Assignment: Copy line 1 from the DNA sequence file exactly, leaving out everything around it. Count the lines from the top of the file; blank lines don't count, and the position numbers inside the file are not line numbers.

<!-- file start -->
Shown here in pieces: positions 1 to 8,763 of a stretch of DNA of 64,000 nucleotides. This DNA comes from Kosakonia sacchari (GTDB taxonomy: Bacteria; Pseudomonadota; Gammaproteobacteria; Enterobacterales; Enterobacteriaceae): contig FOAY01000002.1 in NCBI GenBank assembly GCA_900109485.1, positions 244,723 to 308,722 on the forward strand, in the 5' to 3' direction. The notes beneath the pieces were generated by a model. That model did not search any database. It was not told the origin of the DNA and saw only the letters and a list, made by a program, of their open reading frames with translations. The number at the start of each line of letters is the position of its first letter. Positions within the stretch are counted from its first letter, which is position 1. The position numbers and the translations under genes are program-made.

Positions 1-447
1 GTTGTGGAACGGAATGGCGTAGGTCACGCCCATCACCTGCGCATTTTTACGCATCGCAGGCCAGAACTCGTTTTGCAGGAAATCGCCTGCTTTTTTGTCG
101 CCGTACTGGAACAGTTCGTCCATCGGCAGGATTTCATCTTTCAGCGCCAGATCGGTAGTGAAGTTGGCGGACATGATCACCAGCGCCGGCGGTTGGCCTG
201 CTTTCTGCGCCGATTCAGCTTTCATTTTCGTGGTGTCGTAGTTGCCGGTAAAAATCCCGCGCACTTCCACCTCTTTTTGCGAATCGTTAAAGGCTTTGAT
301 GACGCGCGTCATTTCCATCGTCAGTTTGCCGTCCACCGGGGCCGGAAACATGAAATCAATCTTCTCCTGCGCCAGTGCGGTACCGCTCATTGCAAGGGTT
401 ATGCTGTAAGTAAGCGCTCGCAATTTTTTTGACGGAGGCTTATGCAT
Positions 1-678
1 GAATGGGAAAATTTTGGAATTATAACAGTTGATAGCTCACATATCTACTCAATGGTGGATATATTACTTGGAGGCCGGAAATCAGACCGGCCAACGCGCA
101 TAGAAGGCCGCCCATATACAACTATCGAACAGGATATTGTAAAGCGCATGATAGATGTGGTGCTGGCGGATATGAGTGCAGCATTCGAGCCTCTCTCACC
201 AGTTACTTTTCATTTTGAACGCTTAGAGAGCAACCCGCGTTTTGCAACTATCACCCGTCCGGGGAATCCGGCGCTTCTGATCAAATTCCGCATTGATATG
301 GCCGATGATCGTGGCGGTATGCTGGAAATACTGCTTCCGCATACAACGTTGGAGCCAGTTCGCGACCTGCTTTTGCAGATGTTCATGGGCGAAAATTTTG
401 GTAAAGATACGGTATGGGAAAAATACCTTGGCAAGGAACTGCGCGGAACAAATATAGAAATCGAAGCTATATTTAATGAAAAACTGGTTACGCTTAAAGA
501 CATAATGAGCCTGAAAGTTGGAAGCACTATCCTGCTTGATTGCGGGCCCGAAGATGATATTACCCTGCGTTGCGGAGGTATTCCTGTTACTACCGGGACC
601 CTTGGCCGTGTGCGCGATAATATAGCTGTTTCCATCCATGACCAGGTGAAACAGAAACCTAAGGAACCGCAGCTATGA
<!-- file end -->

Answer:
Shown here in pieces: positions 1 to 8,763 of a stretch of DNA of 64,000 nucleotides. This DNA comes from Kosakonia sacchari (GTDB taxonomy: Bacteria; Pseudomonadota; Gammaproteobacteria; Enterobacterales; Enterobacteriaceae): contig FOAY01000002.1 in NCBI GenBank assembly GCA_900109485.1, positions 244,723 to 308,722 on the forward strand, in the 5' to 3' direction. The notes beneath the pieces were generated by a model. That model did not search any database. It was not told the origin of the DNA and saw only the letters and a list, made by a program, of their open reading frames with translations. The number at the start of each line of letters is the position of its first letter. Positions within the stretch are counted from its first letter, which is position 1. The position numbers and the translations under genes are program-made.